When Insurance Companies Fail: A Case Made For the AIG Bail Out

Just about all of us recall the events that transpired back in 2008 which led to the United States’ financial melt-down and a whirlwind of debate over one question: “Do we bail them out, or do we not?” Part of the “we” in this scenario was AIG – American International Group – the insurance giant; a nickname that is wholeheartedly deserved. To visit a more reputable life insurance company, click this link.

If you stuck a thermometer into the United States around this time, you’d see a boiling spike anytime anyone mentioned spending taxpayer dollars to bail out anything, however, the ultimate decision to bail out AIG wasn’t made lightly and could have very well saved us from what’s been dubbed “financial apocalypse”. It may sound like a dramatic exaggeration, but let’s examine.

The 21-Page Document

Making its rounds through Washington at the time of the decision-making was a 21-page document entitled “A.I.G.: Is the Risk Systemic?” and while this document was confidential, it was prepared by A.I.G. to make its own case – a case that was won to the tune of $30 billion dollars, in what was the fourth bail-out within a six month time frame. For the government to step in on a case like this one, it needed to know exactly what the consequences would be if it didn’t – hence the examination of “systemic risk”.

What is Systemic Risk?

It’s a phrase used to define and identify risk that has a potentially devastating domino effect – in this case, on our economy. In cases like the Lehman Brothers, or General Motors, systemic risk was a factor, but in comparison to the risk of A.I.G. failing, those are both “day at the park” failures.

For A.I.G., failure would have equated to a crippling blow to not only the banking system, but to the 81 million life insurances policies that it currently held worth over $1.9 TRILLION globally. Of course, there’s always a system for failure in place – structured and maintained on the state level – that protects the policyholder in these situations, but the larger concern here was that faith would be lost by policyholders in A.I.G. as a stable, reputable, life insurance purveyor.

Why does it matter if we don’t trust A.I.G.? Why keep them in business?

Think about it: what happens if people don’t believe their investment is safe? They get out and they get out fast. If this had been the case and even a fraction of the 81 million people insured through A.I.G. had cashed out and run, it would have cast a devastating ripple effect across the entire life insurance industry.

One of the points made within the 21-page let’s-save-A.I.G.-document was exactly this, “A ‘run on the bank’ in the life and retirement business would have sweeping impacts across the economy in the U.S. In countries around the world with higher savings rates than the U.S., the failure of insurance companies would be catastrophic.”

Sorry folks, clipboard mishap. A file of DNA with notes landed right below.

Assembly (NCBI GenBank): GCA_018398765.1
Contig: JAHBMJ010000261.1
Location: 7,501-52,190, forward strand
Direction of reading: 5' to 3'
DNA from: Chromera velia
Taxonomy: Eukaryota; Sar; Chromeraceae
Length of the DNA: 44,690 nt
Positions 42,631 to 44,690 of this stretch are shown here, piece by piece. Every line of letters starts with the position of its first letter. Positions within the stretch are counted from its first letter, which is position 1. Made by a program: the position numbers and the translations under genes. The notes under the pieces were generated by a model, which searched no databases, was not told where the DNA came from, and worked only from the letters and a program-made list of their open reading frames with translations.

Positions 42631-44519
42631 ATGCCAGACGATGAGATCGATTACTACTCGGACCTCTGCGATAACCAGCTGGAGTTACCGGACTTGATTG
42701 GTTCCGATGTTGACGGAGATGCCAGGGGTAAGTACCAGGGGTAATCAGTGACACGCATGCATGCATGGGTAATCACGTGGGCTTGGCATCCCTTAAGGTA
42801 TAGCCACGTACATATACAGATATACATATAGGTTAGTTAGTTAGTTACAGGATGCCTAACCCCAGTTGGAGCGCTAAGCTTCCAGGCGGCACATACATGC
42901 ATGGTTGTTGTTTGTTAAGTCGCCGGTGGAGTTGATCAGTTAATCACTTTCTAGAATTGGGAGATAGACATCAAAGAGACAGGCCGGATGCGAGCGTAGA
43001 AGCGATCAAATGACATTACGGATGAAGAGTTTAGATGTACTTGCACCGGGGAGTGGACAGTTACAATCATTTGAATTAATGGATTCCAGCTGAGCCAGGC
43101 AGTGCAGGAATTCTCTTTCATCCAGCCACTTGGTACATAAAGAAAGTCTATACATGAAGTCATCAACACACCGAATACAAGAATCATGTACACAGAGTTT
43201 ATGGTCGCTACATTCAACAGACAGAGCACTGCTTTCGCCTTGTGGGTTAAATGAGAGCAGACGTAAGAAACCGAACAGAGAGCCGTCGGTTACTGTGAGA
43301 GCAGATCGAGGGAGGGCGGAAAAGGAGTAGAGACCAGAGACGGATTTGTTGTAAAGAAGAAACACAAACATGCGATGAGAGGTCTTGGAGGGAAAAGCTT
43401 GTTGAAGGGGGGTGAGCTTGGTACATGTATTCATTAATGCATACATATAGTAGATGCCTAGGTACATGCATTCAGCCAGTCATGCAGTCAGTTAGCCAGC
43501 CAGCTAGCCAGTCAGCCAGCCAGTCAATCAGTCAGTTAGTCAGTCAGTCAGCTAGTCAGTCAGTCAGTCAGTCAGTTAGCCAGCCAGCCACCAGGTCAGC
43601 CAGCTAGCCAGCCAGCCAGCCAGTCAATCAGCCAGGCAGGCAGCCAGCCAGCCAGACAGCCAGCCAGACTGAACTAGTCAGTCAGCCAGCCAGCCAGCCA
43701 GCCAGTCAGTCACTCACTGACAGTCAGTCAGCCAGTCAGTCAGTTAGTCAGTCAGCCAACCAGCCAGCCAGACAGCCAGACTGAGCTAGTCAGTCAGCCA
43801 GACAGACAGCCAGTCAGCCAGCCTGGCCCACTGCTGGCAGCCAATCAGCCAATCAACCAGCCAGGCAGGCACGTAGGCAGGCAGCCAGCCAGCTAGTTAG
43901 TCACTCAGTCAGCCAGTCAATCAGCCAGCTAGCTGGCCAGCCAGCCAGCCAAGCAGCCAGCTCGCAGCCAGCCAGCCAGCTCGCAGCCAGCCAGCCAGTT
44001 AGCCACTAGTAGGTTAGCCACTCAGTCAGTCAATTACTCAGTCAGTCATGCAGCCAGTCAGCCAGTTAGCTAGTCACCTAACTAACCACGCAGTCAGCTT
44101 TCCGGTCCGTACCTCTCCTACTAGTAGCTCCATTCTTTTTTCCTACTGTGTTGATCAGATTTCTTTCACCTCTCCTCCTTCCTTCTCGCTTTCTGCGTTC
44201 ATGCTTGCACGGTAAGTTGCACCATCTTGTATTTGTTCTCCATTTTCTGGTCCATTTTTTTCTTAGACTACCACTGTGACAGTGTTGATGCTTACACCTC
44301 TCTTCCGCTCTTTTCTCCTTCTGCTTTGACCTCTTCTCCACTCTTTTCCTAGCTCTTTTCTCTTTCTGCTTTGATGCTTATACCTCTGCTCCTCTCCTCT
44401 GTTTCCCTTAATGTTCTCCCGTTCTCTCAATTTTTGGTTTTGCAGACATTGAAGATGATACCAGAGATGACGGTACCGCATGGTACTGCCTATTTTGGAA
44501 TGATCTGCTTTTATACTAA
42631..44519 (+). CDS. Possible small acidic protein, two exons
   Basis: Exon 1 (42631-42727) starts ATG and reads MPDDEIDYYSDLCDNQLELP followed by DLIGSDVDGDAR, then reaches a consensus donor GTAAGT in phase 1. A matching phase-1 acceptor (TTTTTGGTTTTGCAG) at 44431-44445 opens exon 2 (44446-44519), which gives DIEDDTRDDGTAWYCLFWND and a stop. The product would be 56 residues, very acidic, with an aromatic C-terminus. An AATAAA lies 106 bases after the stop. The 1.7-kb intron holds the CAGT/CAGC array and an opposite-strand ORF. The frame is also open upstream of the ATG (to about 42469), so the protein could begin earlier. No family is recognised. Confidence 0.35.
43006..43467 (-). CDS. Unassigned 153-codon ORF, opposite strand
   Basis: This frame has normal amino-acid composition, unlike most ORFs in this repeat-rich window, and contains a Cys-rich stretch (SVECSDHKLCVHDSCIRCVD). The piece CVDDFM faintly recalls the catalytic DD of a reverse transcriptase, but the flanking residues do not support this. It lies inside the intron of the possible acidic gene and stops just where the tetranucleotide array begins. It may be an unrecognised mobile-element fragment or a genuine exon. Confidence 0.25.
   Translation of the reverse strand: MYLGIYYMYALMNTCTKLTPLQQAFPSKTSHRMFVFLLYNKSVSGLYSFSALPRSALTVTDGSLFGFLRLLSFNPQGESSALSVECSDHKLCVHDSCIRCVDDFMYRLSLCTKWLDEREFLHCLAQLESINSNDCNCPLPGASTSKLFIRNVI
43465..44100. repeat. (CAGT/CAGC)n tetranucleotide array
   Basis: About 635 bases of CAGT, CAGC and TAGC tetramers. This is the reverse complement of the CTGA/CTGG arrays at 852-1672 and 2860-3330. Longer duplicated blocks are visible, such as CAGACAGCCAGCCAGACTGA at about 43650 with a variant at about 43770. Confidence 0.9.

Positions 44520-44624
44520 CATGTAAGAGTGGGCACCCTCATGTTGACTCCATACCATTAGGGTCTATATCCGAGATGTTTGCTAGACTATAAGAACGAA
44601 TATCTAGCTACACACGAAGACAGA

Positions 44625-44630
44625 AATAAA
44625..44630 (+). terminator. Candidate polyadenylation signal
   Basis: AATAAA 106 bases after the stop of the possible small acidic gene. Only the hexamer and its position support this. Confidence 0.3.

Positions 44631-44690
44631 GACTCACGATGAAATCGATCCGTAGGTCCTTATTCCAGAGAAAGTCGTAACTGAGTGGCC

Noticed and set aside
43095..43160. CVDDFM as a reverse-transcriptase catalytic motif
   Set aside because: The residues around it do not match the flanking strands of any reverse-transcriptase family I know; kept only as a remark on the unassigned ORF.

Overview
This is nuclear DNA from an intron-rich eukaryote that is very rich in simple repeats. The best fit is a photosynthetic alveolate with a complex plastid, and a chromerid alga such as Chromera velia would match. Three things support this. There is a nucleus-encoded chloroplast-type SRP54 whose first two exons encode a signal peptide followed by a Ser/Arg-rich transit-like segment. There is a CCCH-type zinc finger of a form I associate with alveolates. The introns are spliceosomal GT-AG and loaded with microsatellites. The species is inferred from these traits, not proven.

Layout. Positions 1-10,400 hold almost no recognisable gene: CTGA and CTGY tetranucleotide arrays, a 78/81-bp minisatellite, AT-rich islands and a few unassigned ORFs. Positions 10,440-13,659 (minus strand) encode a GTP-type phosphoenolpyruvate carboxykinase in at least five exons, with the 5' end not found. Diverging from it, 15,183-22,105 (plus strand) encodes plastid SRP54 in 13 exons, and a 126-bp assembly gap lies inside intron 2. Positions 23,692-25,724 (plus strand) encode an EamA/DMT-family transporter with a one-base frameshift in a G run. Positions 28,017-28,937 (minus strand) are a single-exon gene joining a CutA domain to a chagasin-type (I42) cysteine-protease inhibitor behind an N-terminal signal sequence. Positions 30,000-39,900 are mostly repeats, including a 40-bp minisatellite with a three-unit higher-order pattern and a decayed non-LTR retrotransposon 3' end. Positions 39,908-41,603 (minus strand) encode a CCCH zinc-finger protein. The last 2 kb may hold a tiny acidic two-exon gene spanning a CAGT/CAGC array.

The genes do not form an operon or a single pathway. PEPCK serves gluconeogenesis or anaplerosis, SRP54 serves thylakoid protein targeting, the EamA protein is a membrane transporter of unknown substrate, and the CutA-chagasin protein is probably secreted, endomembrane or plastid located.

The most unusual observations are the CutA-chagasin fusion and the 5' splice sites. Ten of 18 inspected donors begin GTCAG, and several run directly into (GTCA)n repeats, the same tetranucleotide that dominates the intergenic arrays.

There simply wouldn’t have been enough money within all of the state-regulated “guarantee funds” to handle that kind of ‘run on the bank’; insurance companies would have had to pay money into the funds to replenish them – weakening them for an indeterminable amount of time, if not bankrupting them hand-over-fist – they would have suffered substantial credit losses, and at the end of the day, the taxpayer and policyholder would have suffered anyway and for longer.

David E. Wood, a partner at the law firm Anderson Kill Wood & Bender, explained this systemic domino effect further during the crisis saying, “Given the number of states in which A.I.G. is domiciled, or in which it issued large numbers of policies, the net effect may be regulatory gridlock and high administrative expenses, delaying payment and decreasing the funds available to pay claims.”

How an A.I.G. Failure Would Have Affected Obtaining New Policiesbegging

Unfortunately, if A.I.G. had been allowed to fail, obtaining a new life insurance policy – or even holding on to your existing policy – would have been quite the triumph as most would have ended up getting shut out. Per the document, “Some life-policy holders may no longer be insurance at commensurate rates or as a result of adverse health situations since the purchase of the original policy.”

How did this happen?

Well, you can pretty much call it a gamble gone wrong on a borrowed dime. A.I.G. used their stellar credit rating and established, stable, business to gamble too much and it backfired – it’s a tale as old as time, really.

Edward M. Libby – A.I.G.’s replacement CEO – spoke to the New York Times criticizing the structure his predecessor had built saying, “It’s an interesting structure where you have an insurance company that works really well and on top of it is a holding company and the holding company’s biggest asset is this huge hedge fund. It just doesn’t make any sense to me.”

Did we get the most out of the bail-out?

This was the question the government had to try and predict when they made their decision – based on everything examined above – to bail out A.I.G. and really, we have no way of knowing if the decision and deals made were the right ones. It was a choice made knowing that $30 billion taxpayer dollars would be spent for what would appear to be very little guaranteed-return, but could potentially avoid an unforeseeable, possibly inconceivable, amount of collateral damage to the economy.

Now that we’re 5 years down the line, what would you say? Was it worth it?

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One thought on “When Insurance Companies Fail: A Case Made For the AIG Bail Out

  • Some of us bailed AIG out twice-over: first as stockholders and again as taxpayers. By 2009 my $12,000.00 investment in AIG had a value of $66. But I have my complimentary copy of their 700-page ‘Notes to Consolidated Financial Statements (Unaudited)’ to keep me warm. I burn it in the fireplace every winter.

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